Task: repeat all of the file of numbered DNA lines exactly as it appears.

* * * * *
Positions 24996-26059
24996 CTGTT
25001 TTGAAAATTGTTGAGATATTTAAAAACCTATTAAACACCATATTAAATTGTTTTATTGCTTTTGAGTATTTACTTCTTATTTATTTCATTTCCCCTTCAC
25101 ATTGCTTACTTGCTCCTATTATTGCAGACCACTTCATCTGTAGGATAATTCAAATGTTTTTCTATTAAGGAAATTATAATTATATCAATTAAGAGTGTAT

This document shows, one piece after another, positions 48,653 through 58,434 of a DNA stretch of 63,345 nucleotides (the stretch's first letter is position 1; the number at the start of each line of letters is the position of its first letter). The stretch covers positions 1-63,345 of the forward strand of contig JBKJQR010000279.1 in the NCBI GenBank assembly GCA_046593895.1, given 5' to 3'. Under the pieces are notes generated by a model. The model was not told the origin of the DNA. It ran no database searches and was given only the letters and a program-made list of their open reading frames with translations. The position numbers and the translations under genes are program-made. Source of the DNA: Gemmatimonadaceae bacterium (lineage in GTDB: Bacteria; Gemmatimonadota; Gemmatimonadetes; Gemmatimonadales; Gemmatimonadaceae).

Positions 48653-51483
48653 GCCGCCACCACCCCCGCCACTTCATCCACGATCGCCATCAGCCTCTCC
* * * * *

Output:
Positions 24996-26059
24996 CTGTT
25001 TTGAAAATTGTTGAGATATTTAAAAACCTATTAAACACCATATTAAATTGTTTTATTGCTTTTGAGTATTTACTTCTTATTTATTTCATTTCCCCTTCAC
25101 ATTGCTTACTTGCTCCTATTATTGCAGACCACTTCATCTGTAGGATAATTCAAATGTTTTTCTATTAAGGAAATTATAATTATATCAATTAAGAGTGTAT

This document shows, one piece after another, positions 48,653 through 58,434 of a DNA stretch of 63,345 nucleotides (the stretch's first letter is position 1; the number at the start of each line of letters is the position of its first letter). The stretch covers positions 1-63,345 of the forward strand of contig JBKJQR010000279.1 in the NCBI GenBank assembly GCA_046593895.1, given 5' to 3'. Under the pieces are notes generated by a model. The model was not told the origin of the DNA. It ran no database searches and was given only the letters and a program-made list of their open reading frames with translations. The position numbers and the translations under genes are program-made. Source of the DNA: Gemmatimonadaceae bacterium (lineage in GTDB: Bacteria; Gemmatimonadota; Gemmatimonadetes; Gemmatimonadales; Gemmatimonadaceae).

Positions 48653-51483
48653 GCCGCCACCACCCCCGCCACTTCATCCACGATCGCCATCAGCCTCTCC